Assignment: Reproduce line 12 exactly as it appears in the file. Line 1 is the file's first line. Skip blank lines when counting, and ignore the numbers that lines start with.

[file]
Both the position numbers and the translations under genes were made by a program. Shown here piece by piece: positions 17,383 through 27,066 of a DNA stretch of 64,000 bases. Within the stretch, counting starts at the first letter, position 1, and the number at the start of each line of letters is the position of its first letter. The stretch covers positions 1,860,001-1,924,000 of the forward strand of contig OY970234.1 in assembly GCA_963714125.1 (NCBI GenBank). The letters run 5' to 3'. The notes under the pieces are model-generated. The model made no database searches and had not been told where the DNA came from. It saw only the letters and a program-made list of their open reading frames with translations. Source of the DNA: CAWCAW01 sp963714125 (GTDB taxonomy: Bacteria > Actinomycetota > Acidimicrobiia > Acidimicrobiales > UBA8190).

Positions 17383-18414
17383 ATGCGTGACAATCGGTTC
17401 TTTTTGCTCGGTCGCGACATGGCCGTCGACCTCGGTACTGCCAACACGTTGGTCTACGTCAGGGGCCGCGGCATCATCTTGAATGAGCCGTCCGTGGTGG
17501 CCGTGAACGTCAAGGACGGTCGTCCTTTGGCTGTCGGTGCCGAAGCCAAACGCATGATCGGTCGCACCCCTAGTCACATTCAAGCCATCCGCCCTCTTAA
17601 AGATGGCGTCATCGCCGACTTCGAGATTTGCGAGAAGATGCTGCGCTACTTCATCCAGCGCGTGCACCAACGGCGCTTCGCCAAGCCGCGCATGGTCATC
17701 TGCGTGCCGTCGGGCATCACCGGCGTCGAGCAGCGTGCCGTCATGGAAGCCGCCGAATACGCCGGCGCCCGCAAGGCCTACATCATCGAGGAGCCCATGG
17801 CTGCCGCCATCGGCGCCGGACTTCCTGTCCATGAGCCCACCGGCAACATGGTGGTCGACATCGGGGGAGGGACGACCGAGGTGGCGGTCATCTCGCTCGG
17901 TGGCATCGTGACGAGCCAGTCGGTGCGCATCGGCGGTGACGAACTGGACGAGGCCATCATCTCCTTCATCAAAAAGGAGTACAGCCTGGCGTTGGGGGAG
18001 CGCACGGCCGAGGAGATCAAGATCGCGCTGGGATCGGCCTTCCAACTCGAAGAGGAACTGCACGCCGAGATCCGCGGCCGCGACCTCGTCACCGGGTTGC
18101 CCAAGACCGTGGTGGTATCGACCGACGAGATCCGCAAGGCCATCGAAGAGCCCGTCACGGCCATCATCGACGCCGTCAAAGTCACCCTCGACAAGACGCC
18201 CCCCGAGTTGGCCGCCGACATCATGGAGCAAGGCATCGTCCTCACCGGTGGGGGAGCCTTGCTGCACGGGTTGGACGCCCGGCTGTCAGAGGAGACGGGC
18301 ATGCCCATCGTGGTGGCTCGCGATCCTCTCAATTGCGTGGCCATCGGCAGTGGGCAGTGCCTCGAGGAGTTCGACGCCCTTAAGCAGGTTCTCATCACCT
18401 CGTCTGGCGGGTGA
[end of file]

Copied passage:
18201 CCCCGAGTTGGCCGCCGACATCATGGAGCAAGGCATCGTCCTCACCGGTGGGGGAGCCTTGCTGCACGGGTTGGACGCCCGGCTGTCAGAGGAGACGGGC